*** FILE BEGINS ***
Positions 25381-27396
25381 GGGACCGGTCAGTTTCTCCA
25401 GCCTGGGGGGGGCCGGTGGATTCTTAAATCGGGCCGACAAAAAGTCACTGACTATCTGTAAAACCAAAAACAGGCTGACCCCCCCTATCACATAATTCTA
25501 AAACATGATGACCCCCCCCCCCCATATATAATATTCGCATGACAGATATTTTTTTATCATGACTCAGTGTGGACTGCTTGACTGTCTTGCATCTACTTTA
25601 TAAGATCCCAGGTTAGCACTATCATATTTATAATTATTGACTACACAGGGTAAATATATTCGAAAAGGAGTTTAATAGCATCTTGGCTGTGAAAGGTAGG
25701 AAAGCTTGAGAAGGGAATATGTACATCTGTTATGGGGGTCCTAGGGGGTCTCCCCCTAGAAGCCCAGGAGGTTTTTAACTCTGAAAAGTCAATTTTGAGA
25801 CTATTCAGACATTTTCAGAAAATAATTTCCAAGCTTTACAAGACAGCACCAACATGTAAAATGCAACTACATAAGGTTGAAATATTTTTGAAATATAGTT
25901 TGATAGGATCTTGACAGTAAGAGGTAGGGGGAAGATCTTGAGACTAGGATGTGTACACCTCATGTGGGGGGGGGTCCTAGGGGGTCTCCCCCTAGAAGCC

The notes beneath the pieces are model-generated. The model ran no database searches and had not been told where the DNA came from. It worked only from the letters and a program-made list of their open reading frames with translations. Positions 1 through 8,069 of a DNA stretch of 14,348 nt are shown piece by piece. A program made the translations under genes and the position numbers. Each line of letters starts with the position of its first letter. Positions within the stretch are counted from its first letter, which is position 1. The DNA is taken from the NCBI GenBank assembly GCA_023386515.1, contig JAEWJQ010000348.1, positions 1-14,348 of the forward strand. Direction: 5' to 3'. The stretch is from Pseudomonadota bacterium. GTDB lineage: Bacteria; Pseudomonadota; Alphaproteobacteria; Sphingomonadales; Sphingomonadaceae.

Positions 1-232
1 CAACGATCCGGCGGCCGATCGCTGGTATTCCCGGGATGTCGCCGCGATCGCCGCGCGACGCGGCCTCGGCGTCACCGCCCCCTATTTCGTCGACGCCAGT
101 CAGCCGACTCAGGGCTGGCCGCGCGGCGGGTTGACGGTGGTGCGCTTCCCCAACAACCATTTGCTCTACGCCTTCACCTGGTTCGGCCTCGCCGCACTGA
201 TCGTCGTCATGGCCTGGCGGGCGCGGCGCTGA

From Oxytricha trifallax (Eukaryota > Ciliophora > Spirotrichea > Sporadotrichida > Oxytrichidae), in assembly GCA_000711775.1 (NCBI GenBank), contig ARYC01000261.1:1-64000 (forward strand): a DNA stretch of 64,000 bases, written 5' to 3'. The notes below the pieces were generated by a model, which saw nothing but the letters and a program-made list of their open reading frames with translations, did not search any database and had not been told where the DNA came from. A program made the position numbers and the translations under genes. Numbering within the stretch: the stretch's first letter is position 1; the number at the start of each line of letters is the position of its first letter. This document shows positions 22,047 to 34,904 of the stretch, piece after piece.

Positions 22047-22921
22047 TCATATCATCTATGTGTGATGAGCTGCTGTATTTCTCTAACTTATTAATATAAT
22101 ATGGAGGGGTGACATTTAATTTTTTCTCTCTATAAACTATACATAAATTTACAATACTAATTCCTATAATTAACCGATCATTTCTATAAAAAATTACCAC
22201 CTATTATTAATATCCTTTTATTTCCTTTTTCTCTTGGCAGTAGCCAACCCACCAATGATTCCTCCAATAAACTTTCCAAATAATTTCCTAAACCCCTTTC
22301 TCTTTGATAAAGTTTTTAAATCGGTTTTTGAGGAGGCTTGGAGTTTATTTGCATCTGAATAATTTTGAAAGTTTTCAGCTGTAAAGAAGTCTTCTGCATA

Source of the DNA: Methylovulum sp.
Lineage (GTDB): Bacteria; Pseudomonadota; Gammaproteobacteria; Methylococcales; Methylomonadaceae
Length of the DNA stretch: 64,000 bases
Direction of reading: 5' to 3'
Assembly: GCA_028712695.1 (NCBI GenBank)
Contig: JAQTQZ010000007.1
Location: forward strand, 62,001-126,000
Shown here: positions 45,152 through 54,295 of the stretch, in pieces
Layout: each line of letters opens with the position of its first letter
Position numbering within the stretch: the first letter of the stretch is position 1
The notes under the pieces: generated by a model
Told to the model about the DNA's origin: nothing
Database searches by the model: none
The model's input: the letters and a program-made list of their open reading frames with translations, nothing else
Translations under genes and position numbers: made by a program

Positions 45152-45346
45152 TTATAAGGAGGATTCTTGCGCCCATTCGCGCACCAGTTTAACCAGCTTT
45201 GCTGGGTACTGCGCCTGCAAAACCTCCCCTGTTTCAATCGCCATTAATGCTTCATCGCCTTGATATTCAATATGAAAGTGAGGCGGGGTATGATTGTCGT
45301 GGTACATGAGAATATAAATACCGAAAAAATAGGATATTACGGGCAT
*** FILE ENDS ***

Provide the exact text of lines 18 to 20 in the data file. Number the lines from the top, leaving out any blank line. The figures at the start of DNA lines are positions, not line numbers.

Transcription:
22201 CTATTATTAATATCCTTTTATTTCCTTTTTCTCTTGGCAGTAGCCAACCCACCAATGATTCCTCCAATAAACTTTCCAAATAATTTCCTAAACCCCTTTC
22301 TCTTTGATAAAGTTTTTAAATCGGTTTTTGAGGAGGCTTGGAGTTTATTTGCATCTGAATAATTTTGAAAGTTTTCAGCTGTAAAGAAGTCTTCTGCATA

Source of the DNA: Methylovulum sp.